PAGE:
Year End Review

Year end return on my short vol strategy
Year end return from my personal account

2021 has been a banner year for me. It is the first year that I truly committed a large portion of my capital to the stock market. I created my first trading entity where I focused on a strict strategic direction – shorting volatility. The return was 78.87%. For my personal account I have done far better. The return was 187.43% for the year. SPY returned 25.90% for the year. So it is safe to say I’ve beat the index in 2021.

By separating my short vol strategy away from my personal account, I can see more clearly how different strategies generated different return. In my personal account, I had a lot more individual stock holdings, but most importantly, I owned a large amount of LEAPS on SPY as well as a bunch of individual stocks. A majority of those were purchased last year and most of them are set to expire in 2023.

Given I owned a lot of convexity in my personal positions, I experienced way more volatility – but at the same time, way more gains compared to the gains in my short vol account. Throughout the year, we had periods of intense volatility in which weekly changes to the S&P were going up and down 5%. The personal account endured a lot of stress but holding on proved to reap amazing returns. Max drawdown for the account was 23.33% while the S&P was 5.21%. Standard deviation was 3.53% compared to S&P’s 0.81%.

The short volatility fund, ironically, never got hit too hard despite the large swings. In fact, each big downturn created a period of strong belief that selling volatility would be safe. The irony is that when market is strong and VIX is low, selling volatility would expose you to big losses if you don’t control your risk appropriately. Max drawdown was 11.97% and standard deviation was 2.23%.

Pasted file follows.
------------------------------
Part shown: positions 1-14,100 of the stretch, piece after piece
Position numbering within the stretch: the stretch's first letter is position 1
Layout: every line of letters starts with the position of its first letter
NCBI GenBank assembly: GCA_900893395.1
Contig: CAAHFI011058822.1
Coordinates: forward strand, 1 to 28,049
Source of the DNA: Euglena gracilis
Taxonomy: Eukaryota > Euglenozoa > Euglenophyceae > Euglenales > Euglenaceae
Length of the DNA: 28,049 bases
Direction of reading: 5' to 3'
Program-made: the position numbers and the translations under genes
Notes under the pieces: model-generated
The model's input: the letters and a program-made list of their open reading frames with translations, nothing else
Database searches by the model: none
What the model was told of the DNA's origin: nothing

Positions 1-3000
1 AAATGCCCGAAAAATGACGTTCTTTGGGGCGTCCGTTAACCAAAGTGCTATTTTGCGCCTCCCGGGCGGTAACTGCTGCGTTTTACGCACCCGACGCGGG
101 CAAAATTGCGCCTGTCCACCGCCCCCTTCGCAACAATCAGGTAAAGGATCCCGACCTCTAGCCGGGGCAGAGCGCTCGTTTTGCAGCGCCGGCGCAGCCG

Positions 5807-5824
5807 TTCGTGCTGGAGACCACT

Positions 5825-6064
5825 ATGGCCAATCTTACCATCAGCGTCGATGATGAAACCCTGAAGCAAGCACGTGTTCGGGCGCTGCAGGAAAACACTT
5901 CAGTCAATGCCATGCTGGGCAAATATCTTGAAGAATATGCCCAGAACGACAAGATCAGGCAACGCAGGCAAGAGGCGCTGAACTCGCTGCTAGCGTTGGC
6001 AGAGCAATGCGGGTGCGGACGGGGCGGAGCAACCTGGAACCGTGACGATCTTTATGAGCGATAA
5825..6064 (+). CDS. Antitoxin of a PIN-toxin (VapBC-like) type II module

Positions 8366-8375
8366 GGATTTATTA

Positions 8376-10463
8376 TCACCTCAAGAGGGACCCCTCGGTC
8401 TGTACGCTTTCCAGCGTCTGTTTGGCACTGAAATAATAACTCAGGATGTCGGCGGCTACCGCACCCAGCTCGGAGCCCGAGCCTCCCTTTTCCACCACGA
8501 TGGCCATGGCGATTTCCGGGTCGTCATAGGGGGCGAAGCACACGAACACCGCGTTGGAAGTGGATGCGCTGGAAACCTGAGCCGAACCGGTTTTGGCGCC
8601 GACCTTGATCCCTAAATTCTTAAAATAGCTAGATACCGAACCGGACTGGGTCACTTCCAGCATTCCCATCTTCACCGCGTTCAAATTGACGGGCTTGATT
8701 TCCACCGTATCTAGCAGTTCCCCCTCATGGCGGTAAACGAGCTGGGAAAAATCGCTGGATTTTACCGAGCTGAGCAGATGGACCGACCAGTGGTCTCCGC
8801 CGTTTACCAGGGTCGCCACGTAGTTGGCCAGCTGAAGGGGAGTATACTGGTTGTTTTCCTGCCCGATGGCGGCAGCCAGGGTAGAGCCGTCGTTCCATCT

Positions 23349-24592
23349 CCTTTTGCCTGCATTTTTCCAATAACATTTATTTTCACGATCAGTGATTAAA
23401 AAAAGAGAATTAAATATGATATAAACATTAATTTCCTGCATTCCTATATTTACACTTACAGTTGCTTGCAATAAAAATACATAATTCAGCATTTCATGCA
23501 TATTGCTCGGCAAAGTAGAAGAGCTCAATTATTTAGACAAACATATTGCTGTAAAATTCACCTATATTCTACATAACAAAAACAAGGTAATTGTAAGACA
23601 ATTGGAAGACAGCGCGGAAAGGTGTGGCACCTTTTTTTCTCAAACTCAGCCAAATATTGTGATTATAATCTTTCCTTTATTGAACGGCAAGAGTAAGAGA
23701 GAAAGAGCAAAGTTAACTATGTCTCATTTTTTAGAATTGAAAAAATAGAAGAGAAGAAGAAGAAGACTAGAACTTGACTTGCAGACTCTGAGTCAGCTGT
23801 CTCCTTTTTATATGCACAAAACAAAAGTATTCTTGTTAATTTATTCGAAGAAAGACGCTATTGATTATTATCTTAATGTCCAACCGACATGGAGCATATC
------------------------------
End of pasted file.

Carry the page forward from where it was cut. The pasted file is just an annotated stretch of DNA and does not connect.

I can’t say for certain we’d have just as a strong a year in 2022. Since most people are thinking that the Fed will taper and raise rates in 2022, I think there could lie a surprise for us where 2022 can be just as strong. I will be tracking closely the bond rates and see if there are any yield curve inversion that could signal something different.

The short vol strategy would most likely continue to build up additional capital for me. At certain periods that would allow me to add more long term options to my personal account as we are getting access to options expiring in 2024. While these two strategies working in tandem would create the ideal portfolio, I’d put most of my focus on the short vol strategy as this is the strategy I’m looking to eventually launch in the future. After all, nobody gives you credit for your performance in a bull market. It is how you perform during periods of stress that proves you are truly capable.

In 2022 and beyond, I will document on this blog on a weekly basis my returns on both of my accounts. I would not be adding additional capital to my trading entity. I think that would create a clearer understanding of how I am doing. It wouldn’t be fair for me to add capital into it when it is stressed as I would kind of see that as cheating. I want the short vol strategy to perform as I intend to without outside assistance. On the other hand, I would add or subtract from my personal account as I see fit (I got a family to feed, houses to buy/sell, a bunch of liquidity needs beyond the scope of this blog). I will still be tracking it using money weighted returns but nevertheless it would probably not end up as an accurate reflection of my performance.

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